Centre Victoria pour femmes (CVF) in Sudbury provides transitional support to francophone women victims of violence living in Northern Ontario. With satellites in Wawa, Elliot Lake, Algoma and Sault-Ste-Marie, the centre provides a number of services as well as a French telephone crisis line. This is their story.
Centre Victoria pour femmes was incorporated in 1995 when it received funding from the Ministry of the Attorney General for the delivery of sexual assault services and a regional francophone crisis line staffed with volunteers.
In 2003, as part of a plan to improve access to crisis services for francophone women in Ontario, le Centre Victoria pour femmes received funding from the Ministry of Community and Social Services (MCSS) to expand the francophone crisis line FEM-AIDE, to the 705 and 807 area codes. Four years later, in 2007, Centre Victoria pour femmes was officially recognized under the French Language Services Act.
Together with Oasis Centre pour femmes and Maison d’Amitié in Ottawa, Centre Victoria pour femmes is one of three transfer payment agencies in the province funded by MCSS to manage the francophone crisis line. As the point of entry to other services offered by Centre Victoria pour femmes and community agencies, the line is accessible free of charge throughout Ontario, 24 hours a day by dialing 1 877 336-2433 (ATS 1 866 860-7082). During year 2008-2009, CVF alone received 3,134 calls.
CVF is not a shelter but rather an agency that offers transitional support to francophone women victims of violence and sexual abuse. The centre provides emergency crisis intervention, one on one counselling in person and over the telephone, as well as workshops in self-defence, anger management and art therapy. If the need arises, clients are referred to a shelter in their area.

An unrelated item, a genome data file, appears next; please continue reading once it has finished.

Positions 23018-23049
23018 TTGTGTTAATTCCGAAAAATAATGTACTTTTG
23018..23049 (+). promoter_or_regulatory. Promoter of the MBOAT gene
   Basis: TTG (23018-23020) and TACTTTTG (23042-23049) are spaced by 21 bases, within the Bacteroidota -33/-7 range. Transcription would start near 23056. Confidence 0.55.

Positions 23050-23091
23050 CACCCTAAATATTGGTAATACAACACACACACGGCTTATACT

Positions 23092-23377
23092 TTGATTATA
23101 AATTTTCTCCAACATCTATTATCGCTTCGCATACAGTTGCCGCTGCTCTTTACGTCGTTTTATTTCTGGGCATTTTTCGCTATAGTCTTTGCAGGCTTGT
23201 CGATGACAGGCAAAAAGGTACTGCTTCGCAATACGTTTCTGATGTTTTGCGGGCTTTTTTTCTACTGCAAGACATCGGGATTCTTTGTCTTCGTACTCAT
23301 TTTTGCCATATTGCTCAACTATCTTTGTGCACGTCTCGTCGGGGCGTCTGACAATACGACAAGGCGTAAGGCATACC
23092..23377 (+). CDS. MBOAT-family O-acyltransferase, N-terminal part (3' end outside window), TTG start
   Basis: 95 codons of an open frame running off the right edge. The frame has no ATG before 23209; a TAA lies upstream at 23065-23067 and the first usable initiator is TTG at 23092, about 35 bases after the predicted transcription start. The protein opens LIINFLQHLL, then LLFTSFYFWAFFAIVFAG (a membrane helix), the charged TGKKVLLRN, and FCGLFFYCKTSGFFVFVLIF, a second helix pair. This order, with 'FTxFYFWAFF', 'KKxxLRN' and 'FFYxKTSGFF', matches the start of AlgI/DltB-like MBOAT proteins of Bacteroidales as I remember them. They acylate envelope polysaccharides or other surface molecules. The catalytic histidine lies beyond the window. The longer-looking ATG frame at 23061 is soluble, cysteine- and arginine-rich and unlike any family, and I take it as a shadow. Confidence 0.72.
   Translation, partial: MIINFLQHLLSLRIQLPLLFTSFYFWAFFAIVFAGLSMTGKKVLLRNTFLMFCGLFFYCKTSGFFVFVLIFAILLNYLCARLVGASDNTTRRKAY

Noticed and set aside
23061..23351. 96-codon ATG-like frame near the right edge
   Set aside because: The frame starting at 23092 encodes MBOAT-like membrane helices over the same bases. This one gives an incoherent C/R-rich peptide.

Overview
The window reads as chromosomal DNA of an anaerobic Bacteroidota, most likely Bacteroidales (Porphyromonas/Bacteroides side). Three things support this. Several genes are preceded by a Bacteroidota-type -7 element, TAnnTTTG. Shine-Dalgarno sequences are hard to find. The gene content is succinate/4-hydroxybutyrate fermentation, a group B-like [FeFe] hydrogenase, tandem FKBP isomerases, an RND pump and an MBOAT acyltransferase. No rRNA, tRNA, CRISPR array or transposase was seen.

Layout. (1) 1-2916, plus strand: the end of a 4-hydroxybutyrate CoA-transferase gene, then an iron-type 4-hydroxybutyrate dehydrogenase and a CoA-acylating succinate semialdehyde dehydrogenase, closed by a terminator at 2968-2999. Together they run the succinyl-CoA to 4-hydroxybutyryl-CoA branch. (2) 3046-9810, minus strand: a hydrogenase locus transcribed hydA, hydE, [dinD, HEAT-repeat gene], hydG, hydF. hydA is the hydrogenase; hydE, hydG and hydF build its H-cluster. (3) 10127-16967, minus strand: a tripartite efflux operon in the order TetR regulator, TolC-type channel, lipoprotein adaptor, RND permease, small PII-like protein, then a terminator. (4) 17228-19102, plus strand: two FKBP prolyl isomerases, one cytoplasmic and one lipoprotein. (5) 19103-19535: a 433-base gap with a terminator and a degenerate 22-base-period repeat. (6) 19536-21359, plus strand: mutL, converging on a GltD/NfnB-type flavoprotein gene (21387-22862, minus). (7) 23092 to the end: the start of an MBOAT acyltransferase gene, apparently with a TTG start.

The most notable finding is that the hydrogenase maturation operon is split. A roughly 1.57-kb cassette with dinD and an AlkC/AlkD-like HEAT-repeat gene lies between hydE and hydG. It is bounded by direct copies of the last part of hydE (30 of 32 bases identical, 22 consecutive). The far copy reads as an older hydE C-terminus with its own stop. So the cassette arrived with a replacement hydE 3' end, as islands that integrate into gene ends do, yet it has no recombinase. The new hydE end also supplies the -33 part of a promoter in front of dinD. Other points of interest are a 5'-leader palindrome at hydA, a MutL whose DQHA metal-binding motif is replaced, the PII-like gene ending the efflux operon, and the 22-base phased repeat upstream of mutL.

To raise awareness among francophone women and how to access its services, Centre Victoria pour femmes publishes a newsletter, de Vive Voix, outlining its services and programs, resources and activities. CVF also distributes information kits to young francophone women throughout Northern Ontario colleges.
The centre has been successful in helping women overcome violence. One such story comes from a client from the Sault-Ste-Marie area whose family member referred her to FEM-AIDE as a first step in dealing with past abuse. The client was sexually assaulted, physically and psychologically abused in her childhood. Initially she could not speak of her past abuse as it evoked intense emotions and physical distress. After weekly sessions of relaxation, grounding techniques and self-esteem, she was able to deal with her past. Today, this young woman is embarking on a promising career in academics.
Because Centre Victoria pour femmes deals in all forms of violence against women, it is not unusual for it to receive calls from girls as young as 12, says founder and Executive Director, Gaëtane Pharand. At the other end of the spectrum, CVF also receives calls from women in their seventies who have suffered family violence most of their adult life.
According to Pharand, a woman is abused on average 35 times before seeking help. Breaking the cycle of abuse is a priority across governments and communities. Thankfully, for francophone women in Ontario, the Centre Victoria pour femmes is leading the way.